Ministerial to Advance Religious Freedom – Statement on China

Ministerial to Advance Religious Freedom

Statement on China

As representatives of the international community, we are deeply concerned about the significant restrictions on religious freedom in China and call on the Chinese government to respect the human rights of all individuals. Many members of religious minority groups in China – including Uighurs, Hui, and Kazakh Muslims; Tibetan Buddhists; Catholics; Protestants; and Falun Gong – face severe repression and discrimination because of their beliefs. These communities consistently report incidents in which the authorities allegedly torture, physically abuse, arbitrarily arrest, detain, sentence to prison, or harass adherents of both registered and unregistered religious groups for activities related to their religious beliefs and peaceful practices. Authorities also restrict travel and interfere with the selection, education, and veneration of religious leaders for many religious groups. We are concerned by the government’s longstanding efforts to suppress Uighur Muslim and Tibetan Buddhists’ religious, linguistic, and cultural identities.

We are particularly troubled by reports of the Chinese government’s deepening crackdown on Uighurs and members of other Muslim minority groups in China, including: undue restrictions on freedom of religion; destruction of mosques; unprecedented levels of surveillance; efforts to pressure other governments into forcibly returning Uighurs to China or to coerce family members of Uighurs still in Xinjiang to encourage Uighurs living aboard to return; and the detention of hundreds of thousands, and possibly millions, of Uighurs and members of other Muslim minority groups in facilities ranging from makeshift holding centers to prisons, ostensibly for “political re-education,” in the Xinjiang Uighur Autonomous Region. There are reports of deaths in these facilities. We call on the Chinese government to release immediately all those arbitrarily detained.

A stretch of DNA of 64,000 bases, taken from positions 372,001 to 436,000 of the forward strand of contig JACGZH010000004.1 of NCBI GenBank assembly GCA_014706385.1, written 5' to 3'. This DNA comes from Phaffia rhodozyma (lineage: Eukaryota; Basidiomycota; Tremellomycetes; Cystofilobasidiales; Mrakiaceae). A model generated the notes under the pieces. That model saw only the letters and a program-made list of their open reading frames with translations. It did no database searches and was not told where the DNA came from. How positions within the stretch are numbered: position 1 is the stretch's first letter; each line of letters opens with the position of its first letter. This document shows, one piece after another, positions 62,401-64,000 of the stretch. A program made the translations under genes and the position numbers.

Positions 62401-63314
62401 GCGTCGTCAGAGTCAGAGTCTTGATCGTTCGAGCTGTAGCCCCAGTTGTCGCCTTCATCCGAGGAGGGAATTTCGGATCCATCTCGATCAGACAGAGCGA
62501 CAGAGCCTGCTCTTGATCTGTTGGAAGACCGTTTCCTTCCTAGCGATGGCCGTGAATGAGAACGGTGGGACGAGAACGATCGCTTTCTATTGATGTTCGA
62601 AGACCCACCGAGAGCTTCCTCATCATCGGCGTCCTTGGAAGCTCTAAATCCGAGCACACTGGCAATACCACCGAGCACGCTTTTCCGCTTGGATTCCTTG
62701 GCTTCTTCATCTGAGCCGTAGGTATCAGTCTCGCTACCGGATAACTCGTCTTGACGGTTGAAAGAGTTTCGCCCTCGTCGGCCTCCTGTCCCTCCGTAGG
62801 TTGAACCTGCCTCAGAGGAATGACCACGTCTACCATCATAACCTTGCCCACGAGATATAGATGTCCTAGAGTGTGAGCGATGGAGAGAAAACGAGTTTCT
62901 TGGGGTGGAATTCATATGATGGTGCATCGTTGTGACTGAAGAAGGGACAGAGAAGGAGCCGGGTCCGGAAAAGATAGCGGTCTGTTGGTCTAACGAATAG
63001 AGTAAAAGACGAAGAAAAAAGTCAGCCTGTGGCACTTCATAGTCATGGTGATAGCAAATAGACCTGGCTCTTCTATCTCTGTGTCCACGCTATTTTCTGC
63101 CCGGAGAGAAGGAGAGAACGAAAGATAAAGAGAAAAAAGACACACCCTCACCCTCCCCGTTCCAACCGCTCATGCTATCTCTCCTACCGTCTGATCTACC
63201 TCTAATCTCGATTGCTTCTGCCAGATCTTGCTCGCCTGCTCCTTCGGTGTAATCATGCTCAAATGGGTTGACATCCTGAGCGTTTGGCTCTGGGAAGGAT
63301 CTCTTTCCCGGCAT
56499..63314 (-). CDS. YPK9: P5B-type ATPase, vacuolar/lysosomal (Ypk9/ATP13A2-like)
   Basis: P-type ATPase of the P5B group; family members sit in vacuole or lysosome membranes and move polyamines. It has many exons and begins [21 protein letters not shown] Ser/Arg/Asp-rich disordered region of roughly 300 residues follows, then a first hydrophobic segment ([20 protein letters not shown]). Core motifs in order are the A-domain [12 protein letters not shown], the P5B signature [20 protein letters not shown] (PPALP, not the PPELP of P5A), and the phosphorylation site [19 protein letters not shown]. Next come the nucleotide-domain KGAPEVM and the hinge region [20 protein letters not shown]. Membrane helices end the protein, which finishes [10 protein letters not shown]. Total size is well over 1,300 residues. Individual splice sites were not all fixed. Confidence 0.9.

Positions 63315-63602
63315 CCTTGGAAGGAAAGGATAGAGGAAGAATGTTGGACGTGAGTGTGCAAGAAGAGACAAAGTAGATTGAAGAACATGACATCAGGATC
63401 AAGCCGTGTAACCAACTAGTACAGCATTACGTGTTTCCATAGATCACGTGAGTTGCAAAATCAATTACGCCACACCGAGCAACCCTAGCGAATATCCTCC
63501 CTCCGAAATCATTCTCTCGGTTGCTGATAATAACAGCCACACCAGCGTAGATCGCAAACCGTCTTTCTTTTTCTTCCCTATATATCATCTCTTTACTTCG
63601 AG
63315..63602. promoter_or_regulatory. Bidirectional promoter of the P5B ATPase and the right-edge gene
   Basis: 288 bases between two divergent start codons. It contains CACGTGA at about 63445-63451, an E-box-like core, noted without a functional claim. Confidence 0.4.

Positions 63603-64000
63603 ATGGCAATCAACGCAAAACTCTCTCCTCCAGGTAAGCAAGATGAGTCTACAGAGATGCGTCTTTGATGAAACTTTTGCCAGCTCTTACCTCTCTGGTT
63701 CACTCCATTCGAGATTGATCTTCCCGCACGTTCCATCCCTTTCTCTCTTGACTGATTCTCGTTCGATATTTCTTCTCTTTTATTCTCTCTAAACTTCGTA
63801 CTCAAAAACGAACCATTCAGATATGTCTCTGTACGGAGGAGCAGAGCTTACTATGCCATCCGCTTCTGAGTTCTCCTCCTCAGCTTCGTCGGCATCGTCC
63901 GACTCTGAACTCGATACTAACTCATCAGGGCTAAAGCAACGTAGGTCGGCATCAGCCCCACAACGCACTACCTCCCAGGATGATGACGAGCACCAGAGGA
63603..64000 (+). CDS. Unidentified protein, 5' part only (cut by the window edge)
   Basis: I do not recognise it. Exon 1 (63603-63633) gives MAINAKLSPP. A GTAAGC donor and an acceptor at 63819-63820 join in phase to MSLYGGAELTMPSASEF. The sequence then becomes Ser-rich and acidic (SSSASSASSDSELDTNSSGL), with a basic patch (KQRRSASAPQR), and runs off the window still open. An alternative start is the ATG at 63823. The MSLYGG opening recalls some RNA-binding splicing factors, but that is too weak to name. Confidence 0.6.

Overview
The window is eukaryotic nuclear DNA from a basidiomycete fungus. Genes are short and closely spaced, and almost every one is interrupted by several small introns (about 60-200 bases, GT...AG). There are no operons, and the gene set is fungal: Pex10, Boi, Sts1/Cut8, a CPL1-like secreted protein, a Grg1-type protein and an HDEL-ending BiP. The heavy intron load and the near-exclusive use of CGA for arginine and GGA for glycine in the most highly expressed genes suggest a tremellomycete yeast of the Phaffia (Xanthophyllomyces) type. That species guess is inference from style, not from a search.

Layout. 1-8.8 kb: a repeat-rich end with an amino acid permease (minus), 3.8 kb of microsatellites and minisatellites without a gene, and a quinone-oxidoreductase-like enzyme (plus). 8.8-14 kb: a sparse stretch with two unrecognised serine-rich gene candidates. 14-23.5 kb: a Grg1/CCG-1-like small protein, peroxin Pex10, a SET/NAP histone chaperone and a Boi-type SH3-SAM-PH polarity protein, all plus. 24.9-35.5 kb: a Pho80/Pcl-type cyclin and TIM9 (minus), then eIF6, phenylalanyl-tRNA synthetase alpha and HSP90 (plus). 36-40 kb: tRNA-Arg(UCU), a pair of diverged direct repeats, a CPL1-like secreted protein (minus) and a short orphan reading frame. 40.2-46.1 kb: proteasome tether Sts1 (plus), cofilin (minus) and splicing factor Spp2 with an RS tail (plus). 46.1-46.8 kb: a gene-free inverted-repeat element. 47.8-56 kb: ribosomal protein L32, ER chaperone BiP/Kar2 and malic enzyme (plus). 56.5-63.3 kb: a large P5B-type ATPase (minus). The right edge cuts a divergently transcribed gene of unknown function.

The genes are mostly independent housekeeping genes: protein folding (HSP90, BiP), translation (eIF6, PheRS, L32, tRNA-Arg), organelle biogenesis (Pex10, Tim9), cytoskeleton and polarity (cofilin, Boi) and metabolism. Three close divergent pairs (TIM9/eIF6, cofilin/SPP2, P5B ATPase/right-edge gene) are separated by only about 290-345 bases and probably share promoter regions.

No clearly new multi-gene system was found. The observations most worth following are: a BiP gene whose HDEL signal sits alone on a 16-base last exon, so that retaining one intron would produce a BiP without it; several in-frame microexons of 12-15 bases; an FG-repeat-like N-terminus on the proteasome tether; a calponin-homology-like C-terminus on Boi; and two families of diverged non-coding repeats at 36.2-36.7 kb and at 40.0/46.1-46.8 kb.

We are also concerned that the government is destroying or limiting access to houses of worship, including Protestant and Catholic churches and community buildings. Authorities evicted at least 11,500 monks and nuns from Tibetan Buddhist institutes at Larung Gar and Yachen Gar since 2016. Officials also restrict access to, confiscate, and destroy Bibles, Qurans, and other religious materials. We remain concerned about the impact of amended regulations to govern the activities of all religious groups and the draft regulations on foreigners’ religious activities in China.

We strongly urge the Chinese government to protect the religious freedom of all individuals and to respect the human rights of all members of religious groups in accordance to China’s international commitments to respect freedom of religion. Such developments will only further peace, security, and stability in China and among its neighbors.